* Rousseff plans to cut payroll tax for social security
* Tax would fall to 14 pct over three years -report
* Measure could cost 9.6 bln reais a year
Brazil's President Dilma Rousseff plans a series of payroll tax cuts in coming years in a bid to promote formal hiring at domestic companies, Folha de S. Paulo newspaper reported on Friday, giving no details of its sources.
Under the government's proposal, Brazilian companies that pay a 20 percent tax on their total payroll for social security would pay 18 percent in the first year of the measure, the paper reported.
The tax would fall by two percentage points every year over three years until reaching 14 percent, but it could be extended for a total of six years until falling to 10 percent, Folha said.
Though it would be a boon to employment and local manufacturers, the measure could further increase Brazil's social security deficit, forecast to reach 44.9 billion reais in 2010, the paper added.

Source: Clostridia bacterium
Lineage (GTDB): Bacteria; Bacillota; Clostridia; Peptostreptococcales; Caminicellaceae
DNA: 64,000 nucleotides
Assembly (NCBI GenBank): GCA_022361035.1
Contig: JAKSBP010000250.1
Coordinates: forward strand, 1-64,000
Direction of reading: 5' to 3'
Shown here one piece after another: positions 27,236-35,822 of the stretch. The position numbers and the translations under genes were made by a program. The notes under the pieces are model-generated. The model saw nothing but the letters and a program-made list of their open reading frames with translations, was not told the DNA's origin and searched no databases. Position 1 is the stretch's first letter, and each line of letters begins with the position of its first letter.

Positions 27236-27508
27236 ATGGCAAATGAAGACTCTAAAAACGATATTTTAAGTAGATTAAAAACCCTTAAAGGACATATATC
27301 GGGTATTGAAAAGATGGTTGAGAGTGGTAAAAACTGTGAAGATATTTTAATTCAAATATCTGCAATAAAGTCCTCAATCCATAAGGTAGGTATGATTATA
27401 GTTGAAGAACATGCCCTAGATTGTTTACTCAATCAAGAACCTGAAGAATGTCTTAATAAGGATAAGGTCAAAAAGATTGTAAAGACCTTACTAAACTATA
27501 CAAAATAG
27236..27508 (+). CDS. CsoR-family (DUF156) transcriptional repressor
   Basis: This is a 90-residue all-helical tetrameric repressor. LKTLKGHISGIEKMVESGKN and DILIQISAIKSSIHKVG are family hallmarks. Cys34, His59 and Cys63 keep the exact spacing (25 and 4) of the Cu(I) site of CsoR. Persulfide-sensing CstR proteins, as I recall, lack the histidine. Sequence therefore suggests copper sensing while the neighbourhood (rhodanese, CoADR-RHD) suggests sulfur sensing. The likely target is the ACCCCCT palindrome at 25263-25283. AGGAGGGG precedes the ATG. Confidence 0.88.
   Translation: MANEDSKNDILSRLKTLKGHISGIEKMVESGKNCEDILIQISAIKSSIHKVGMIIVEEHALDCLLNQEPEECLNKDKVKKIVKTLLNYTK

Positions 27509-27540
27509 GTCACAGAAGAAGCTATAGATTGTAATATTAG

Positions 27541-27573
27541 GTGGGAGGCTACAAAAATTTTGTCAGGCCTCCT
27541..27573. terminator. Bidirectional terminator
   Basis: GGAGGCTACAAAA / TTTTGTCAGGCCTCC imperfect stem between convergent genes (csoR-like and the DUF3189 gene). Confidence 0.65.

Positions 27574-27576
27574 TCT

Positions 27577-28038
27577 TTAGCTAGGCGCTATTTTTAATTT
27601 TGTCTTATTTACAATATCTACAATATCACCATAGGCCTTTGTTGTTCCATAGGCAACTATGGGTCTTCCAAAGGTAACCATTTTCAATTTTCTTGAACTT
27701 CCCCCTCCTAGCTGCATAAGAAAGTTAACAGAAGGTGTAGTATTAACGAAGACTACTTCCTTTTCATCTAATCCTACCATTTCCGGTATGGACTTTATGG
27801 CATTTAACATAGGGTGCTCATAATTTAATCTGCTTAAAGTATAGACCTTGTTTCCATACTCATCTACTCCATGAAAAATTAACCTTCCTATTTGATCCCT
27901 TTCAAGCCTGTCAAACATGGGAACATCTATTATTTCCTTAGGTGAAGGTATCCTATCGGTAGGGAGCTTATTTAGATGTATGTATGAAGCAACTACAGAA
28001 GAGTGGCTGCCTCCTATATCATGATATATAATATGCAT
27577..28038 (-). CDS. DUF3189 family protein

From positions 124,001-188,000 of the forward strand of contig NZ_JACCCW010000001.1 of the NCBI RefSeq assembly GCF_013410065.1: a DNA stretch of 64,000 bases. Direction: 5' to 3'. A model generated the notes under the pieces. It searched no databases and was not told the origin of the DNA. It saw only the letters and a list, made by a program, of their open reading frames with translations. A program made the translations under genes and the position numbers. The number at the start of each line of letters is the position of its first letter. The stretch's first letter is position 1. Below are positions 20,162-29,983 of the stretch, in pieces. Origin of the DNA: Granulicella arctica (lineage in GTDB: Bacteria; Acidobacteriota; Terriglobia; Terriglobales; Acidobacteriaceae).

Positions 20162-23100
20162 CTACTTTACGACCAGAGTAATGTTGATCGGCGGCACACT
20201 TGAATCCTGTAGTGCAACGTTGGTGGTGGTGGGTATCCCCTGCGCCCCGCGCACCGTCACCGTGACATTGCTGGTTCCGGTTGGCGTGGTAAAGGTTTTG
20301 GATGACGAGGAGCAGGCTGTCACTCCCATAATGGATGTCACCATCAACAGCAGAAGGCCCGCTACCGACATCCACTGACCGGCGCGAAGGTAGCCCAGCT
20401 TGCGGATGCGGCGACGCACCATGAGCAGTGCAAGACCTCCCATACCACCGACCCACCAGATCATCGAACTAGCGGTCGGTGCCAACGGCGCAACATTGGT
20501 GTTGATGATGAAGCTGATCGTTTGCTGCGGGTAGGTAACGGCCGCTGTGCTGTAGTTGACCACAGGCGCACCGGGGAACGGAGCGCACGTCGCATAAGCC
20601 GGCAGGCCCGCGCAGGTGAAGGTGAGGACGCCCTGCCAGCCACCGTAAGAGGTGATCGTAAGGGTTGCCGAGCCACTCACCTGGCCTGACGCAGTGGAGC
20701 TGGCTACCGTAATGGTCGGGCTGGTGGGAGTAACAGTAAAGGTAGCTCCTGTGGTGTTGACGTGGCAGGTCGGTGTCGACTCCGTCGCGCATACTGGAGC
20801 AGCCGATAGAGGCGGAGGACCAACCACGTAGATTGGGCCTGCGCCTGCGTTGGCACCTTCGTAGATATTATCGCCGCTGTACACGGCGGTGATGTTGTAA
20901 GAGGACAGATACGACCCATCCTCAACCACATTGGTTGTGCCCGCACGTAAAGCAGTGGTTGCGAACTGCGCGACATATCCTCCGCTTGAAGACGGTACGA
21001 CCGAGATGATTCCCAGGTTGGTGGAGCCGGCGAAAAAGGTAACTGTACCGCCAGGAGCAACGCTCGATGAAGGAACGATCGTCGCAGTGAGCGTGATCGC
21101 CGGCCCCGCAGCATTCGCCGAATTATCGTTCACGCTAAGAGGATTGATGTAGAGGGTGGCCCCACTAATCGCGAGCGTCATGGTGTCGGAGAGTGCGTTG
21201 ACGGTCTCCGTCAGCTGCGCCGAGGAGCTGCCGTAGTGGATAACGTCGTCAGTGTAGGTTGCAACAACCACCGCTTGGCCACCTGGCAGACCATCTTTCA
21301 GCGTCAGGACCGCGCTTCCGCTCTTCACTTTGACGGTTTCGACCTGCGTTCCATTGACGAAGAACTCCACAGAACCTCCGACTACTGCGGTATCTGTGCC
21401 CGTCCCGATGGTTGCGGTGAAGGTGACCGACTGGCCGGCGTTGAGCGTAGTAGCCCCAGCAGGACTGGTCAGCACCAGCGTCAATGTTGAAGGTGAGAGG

Rousseff's predecessor, Luiz Inacio Lula da Silva, made one of the main priorities of his administration to increase the number of workers hired on the payroll and entitled to social security benefits.
About half of Brazil's workforce is not registered with the Labor Ministry and belongs to a vast informal economy.
The tax cuts would benefit companies by lowering hiring costs and could increase the number of Brazilians formally employed to 60 percent of the workforce, Folha said.
The measure would cost 9.6 billion reais ($5.75 billion) in the first year alone to the Social Security Ministry's coffers, or 27.6 billion reais over the three-year period initially planned, the daily reported. (Reporting by Elzio Barreto; editing by Patrick Graham)